Author : John E. Charalambakis
Date : August 22, 2012
Over the last few weeks, we have argued that we are entering a watershed moment in economic and financial history, when significant decisions have to be made, since kicking the can down the road has its limits. The risks associated with those decisions are not negligible. We could outline some of the more important ones, namely: sovereign defaults (controlled & uncontrolled); currency earthquakes; skyrocketing unemployment; severe recession; contagion; shaky balance sheets, inflation via the monetization route; depressed asset values; political & social instability; war; just to name a few ones.
When we observe the almost euphoric markets (which we do not consider necessarily rational) our analysis says that they are underestimating those risks, and thus the risk premiums associated with securities (both equities, but especially debt/bond securities) are not properly priced. The valuation of stocks these days cannot justify growth beyond 7% (of which on average 2.5% is derived through dividends), while the negative (in most cases) real returns of bonds (i.e. when we subtract inflation) are classic cases of financial repression, neglecting the inflation and currency risks (such as the possibility of a Euro breakup). Speaking of earnings growth potential, one does not need to go very far. Just by looking at incomes growth we can understand that consumer spending around the globe (but especially in the EU) is slowing down significantly, and hence earnings potential will follow the same route. When we take into account the Chinese slowdown (which could see GDP growth rate as low as 4.5% by year’s end, a level that will signify recession for China) and the EU banks’ shaky balance sheets (where “assets” are made up of questionable paper and several non-financial companies have debts that exceed 10 times net cash flow), then we can understand that risk premiums affiliated with such sluggish growth potential are well underestimated, given the fiscal restraints that government are operating under.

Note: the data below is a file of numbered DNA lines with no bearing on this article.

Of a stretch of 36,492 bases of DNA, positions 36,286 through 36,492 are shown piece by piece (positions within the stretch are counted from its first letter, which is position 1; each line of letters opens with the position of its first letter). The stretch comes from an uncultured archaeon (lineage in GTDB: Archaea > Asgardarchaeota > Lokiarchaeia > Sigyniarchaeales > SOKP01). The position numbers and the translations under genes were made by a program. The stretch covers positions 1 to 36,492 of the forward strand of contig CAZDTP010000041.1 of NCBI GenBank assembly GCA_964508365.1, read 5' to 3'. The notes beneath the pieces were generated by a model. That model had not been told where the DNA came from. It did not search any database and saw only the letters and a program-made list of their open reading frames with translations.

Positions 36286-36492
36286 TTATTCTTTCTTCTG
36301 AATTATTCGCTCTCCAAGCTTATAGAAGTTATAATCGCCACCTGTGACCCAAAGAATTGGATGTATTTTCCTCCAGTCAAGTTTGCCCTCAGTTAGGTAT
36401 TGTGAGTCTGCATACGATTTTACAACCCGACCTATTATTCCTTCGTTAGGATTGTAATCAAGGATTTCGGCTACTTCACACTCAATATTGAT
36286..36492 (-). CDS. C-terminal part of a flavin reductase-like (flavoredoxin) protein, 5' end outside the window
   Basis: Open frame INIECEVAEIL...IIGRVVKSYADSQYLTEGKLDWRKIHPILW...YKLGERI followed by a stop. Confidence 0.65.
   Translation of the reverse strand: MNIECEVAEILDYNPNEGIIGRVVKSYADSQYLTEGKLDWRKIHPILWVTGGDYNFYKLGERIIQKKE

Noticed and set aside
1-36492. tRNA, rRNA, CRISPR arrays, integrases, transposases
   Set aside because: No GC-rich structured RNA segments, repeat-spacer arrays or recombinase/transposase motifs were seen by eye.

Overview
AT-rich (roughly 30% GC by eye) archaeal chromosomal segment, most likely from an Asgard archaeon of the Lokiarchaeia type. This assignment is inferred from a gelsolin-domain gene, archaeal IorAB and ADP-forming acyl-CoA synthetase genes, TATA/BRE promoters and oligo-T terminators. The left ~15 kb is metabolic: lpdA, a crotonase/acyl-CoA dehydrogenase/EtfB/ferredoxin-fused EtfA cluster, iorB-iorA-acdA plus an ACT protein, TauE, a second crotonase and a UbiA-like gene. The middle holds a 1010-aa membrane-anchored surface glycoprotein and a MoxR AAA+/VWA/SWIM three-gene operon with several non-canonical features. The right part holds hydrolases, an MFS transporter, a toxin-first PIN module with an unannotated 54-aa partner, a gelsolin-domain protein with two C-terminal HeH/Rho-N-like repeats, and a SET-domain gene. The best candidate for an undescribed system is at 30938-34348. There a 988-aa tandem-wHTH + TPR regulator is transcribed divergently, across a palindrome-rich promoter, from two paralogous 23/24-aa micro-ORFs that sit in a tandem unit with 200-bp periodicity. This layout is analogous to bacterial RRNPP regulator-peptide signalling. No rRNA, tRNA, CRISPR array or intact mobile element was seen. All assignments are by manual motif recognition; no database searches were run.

The great wall of steroids a.k.a. Chinese fathom is getting ready to create a currency fatigue in Asia, similar to the one it created in the mid 1990s. We anticipate that this will put downward pressure on the Japanese Yen vs. the US dollar. At the same time, the drums of conflict in that region of the world, but most importantly in the Middle East will keep oil premium high, at least for a few more weeks.
It is our position that the central banks are developing a new measure of action that is based on two fundamental targets, namely: central banks’ “assets” as a percentage of GDP; and a bifurcated (in the sense of primary such as US and Germany vs. secondary bond markets such as those of Spain and Italy) “acceptable” yield rate on government bonds. The first target will allow them to infuse QE measures as long as the “assets” in their balance sheets do not exceed a pre-determined level e.g. 40%. The result of those QE actions would be to achieve the targeted yields on government bonds and indirectly achieve financial “stability”. (Needless to say that such “stability” is only an illusion in the medium and long term given the inflationary pressures that will develop, and the trillions in unfunded liabilities around the world). The graph below (taken from the latest report of the Bank of International Settlements, BIS) shows that there is room to grow the balance sheets of central banks until they reach the level e.g. of 40%.
At the same time, if the QE measures taken target the yields of troubled countries, then debt refinancing for those nations will be feasible, while an exuberant spirit will prevail in the markets that the crisis is almost over. The graph below (also from the BIS) shows the yields of two such troubled nations (Spain and Italy) whose demise will bring depression in the EU, and thus such contemplated mechanism of targets. Needless to say that in case of collapse in Spain and/or Italy, France will follow thereafter, hence the yields of France’s bonds will also be indirectly targeted.
In conclusion, we believe that the crossroad in front of the central banks looks like the following tree, which we chose to call the Monetization Tree.
The liquidity alternatives show a bifurcated outcome. If monetization is chosen (probably starting with extending a banking license to the European Stability Mechanism, to be followed by measures such as Securities Market Program), along with limited SWAP lines between central banks, then market euphoria will follow. The result will be inflationary pressures down the road.
If the decision is not to monetize, then a depressing mood will prevail that could bring catastrophic chaos into the markets.
Whatever the decision is, we think it is time to repeat the chorus: Ode to assets that are no one else’s liabilities!